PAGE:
On the other hand, there is the correlation: the higher the midsummer temperatures, the faster many arboviruses multiply in mosquitoes. And the higher the risk that mosquitoes can transmit these viruses to humans and animals.
It is becoming increasingly clear that even native mosquito species can transmit a variety of viruses. The heatwave summer of 2018 saw the first outbreak of West Nile virus in eastern Germany. Since then, there have been annual cases of the disease in birds, horses and humans. "The transmission probability of this virus is directly temperature-dependent: If temperatures rise, so does the risk of infection," says Dr Renke Lühken, head of the Arbovirus Ecology research group at BNITM.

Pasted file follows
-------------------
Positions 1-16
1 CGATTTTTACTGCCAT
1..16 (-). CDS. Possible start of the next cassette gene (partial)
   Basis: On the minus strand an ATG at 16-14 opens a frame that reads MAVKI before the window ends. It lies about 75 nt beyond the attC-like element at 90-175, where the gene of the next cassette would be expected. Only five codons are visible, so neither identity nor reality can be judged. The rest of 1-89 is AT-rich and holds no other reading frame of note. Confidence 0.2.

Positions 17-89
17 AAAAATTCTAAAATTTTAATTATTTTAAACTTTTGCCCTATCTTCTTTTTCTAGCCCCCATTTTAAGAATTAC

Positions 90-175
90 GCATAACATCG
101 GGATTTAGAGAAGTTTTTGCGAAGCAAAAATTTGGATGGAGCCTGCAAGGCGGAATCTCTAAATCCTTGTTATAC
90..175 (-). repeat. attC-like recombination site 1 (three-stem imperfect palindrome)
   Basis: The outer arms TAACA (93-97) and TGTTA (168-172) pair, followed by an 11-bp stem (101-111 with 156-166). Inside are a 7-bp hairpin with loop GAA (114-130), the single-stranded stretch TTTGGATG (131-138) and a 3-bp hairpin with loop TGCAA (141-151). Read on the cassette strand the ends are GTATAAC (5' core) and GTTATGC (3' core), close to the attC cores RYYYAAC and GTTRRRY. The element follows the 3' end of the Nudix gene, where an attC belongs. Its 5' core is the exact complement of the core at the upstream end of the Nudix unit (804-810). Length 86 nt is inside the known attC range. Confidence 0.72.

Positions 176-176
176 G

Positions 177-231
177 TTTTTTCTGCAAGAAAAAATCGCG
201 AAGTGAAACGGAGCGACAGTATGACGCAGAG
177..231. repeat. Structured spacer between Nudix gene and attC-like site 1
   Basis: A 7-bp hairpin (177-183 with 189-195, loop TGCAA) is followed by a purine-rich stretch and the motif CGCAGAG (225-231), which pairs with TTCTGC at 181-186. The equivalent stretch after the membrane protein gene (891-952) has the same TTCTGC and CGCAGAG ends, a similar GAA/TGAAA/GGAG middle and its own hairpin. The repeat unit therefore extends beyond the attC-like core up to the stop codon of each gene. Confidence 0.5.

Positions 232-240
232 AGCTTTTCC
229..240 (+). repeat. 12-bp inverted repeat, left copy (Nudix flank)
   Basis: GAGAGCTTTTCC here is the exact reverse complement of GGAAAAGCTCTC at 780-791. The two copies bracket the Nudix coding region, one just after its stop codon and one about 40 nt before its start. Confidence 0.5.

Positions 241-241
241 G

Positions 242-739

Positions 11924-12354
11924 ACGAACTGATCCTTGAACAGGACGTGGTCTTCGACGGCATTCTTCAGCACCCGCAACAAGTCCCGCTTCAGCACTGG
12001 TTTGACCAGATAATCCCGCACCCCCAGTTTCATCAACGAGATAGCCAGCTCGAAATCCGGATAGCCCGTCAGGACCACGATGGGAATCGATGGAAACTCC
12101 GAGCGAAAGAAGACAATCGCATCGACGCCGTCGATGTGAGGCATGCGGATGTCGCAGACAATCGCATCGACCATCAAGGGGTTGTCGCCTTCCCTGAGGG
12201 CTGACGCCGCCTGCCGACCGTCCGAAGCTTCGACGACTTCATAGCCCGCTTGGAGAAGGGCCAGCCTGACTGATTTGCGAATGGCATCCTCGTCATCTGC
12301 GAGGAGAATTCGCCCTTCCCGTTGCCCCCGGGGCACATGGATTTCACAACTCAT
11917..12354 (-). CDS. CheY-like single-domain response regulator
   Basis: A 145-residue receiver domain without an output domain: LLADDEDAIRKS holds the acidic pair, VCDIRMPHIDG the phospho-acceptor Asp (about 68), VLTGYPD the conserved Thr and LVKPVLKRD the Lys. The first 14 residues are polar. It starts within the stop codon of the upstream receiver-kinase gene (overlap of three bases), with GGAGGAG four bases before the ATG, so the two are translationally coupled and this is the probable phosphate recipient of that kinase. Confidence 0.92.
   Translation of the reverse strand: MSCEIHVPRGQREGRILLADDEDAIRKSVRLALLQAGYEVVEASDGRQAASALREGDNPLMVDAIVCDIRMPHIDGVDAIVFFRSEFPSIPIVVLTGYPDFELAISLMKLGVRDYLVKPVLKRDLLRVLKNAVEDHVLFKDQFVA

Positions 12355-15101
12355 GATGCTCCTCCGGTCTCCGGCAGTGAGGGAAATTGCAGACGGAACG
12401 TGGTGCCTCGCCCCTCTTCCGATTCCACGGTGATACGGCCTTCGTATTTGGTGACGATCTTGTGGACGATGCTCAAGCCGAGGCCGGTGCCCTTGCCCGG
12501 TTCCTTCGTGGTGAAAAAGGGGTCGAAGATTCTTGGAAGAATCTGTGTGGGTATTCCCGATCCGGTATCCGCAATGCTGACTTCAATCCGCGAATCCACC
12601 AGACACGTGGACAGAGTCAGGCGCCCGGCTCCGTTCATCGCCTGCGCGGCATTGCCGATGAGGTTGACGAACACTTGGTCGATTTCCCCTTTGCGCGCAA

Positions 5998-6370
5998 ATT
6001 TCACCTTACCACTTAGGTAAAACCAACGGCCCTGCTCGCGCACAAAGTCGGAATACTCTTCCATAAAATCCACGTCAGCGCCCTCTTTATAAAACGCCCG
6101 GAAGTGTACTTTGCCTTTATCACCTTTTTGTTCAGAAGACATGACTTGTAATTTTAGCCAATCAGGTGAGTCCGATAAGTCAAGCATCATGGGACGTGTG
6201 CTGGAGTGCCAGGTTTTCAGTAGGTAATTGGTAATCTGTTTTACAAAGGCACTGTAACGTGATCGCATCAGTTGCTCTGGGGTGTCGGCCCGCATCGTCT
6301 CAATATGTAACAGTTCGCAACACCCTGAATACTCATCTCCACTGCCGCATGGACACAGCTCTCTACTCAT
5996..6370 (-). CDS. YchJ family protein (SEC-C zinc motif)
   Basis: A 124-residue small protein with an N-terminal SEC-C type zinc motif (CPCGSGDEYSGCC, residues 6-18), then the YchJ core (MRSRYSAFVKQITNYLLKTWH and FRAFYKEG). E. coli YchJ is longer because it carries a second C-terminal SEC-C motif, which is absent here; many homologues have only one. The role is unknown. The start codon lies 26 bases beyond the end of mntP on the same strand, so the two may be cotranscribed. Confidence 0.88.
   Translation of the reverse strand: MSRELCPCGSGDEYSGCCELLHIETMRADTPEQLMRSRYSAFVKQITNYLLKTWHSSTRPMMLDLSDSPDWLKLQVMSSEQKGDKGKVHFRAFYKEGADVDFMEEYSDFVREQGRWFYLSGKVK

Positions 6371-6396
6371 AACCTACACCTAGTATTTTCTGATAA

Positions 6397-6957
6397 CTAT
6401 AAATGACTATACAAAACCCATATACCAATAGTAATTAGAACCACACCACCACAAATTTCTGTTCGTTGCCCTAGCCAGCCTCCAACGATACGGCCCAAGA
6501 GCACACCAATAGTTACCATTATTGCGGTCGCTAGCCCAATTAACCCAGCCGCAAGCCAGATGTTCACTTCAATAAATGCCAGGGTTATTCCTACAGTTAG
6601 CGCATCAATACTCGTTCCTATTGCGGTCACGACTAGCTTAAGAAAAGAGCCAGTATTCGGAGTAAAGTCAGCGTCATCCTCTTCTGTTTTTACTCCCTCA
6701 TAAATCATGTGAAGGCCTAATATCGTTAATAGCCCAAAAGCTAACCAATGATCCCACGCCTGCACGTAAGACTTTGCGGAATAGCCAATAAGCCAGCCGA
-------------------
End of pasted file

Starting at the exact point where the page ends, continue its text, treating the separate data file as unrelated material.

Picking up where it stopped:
The interplay between, for example, rising temperatures, rising sea levels, changed precipitation regimes and the risk of transmission of pathogens is very complex. This was recently described in a study by the University of Hawaii in Nature Climate Change.